I’ve been trying to get high since I was four years old. It all started with spinning in circles and rolling down hills—the little girl’s gateway drug.
About ten years later, it got real: I was a very angry, highly anti-authority teen, running with a crew of metalhead skater boys. It was a recipe for trouble. I would sneak out most nights to roam with my neighborhood wolf pack. Mysterious older siblings would buy us Olde English 40s and Benson & Hedges menthol cigarettes.
We were wild children, running amuck in the suburbs. Thankfully, there wasn’t much trouble to be found in our town, but drinking and smoking pot seemed like the perfect antidote to my confusion and pain. I remember being in the bathroom with my best friend, who was going through family stuff of her own, and marveling at how we couldn’t feel sad if we tried. My crowning achievement senior year was being voted “Biggest Party Animal.”
My twenties were…my twenties: there was experimentation with everything, lots of dancing, clubs, late nights and fun. I guarantee that I’ll never have a midlife crisis because I exorcised all my feral party demons. Still, looking back on that time, I can see that I was in searching of an ecstatic experience. I wanted to lose myself in the music, the moment, the feeling. I wanted to go beyond and experience oneness with something greater than myself—something like Spirit. I was too ungrounded at the time to make that connection, but, in truth, that is what I have been seeking my entire life.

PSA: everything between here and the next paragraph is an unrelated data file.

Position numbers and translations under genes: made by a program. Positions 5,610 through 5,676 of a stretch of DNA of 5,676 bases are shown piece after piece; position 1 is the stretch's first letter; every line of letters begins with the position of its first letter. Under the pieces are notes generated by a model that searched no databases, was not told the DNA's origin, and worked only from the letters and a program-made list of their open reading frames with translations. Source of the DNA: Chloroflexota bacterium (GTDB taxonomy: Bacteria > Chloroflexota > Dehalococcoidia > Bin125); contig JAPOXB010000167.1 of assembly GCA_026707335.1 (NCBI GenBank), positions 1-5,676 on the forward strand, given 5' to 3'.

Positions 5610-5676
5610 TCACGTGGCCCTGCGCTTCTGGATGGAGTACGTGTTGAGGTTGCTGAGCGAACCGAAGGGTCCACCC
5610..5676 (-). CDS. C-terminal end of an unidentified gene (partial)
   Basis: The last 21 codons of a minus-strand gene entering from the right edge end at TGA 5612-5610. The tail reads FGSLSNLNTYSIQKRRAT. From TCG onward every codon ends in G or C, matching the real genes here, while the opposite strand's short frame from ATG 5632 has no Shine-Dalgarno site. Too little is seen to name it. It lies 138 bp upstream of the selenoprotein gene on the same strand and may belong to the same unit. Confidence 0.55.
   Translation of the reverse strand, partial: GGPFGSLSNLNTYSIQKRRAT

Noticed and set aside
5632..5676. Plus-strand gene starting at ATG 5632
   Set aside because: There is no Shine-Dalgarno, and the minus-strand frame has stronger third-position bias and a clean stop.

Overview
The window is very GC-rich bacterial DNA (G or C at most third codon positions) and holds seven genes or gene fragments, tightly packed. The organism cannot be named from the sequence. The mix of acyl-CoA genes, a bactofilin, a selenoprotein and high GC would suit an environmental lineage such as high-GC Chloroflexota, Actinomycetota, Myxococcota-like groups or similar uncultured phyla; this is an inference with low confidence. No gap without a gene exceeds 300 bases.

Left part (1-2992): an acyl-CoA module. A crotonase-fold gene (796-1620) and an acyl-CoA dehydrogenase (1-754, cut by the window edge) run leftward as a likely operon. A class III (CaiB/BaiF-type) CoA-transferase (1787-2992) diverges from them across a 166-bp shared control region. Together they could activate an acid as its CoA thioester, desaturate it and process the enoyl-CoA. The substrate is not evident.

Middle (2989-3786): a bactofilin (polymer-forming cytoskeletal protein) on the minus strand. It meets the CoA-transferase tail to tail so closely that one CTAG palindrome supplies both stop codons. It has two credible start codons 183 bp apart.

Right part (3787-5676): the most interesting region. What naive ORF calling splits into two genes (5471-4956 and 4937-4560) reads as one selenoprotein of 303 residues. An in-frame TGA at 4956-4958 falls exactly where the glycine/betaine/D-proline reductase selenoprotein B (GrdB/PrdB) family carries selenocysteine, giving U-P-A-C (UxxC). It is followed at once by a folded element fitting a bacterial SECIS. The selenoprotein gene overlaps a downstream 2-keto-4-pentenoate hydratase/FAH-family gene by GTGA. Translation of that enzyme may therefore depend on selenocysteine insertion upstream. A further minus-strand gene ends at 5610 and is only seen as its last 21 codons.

I turned 30 about a month after I moved to New York and, about a year later, I decided to go back to school for my master’s in Chinese Medicine. I knew I needed to slow way down, but I was bartending on the weekends and I’d go out after work. It felt like living a double life: future healer by day; rager by night.
Little by little, I began to grow into someone who was walking my walk. As I started having responsibility for my own patients at the student clinic, I knew I had to show up in a bigger way. It felt really good.
My relationship with wine and weed has gradually mellowed over the past decade to a place of far and few between. But I still have one big hurdle: when I do imbibe, I tend to overdo it.
I had woken up this January 1st with a hangover thanks to many glasses of bubbly. I spent the day in bed recovering, mildly annoyed with myself, but I still managed to complete all of the New Year’s Day rituals that are important to me. The next night, I went out for a business dinner that took a bacchanalian turn. The next day was yet another spent in bed recovering. Here I was, three days into my brand new sparkly year, and I’d spent more than half of it hungover.
It dawned on me that I was wasting my own time. Something had happened a few months prior when I turned 40: a different kind of energy came into my life, a responsibility to and a reverence for what I have to offer. I wanted to take my life more seriously and work at a higher level. I also realized that my routine of having a few puffs of a joint and watching Keeping Up with the Kardashians wasn’t entertaining or relaxing anymore. It was killing my creativity and distracting me from my life without giving anything back.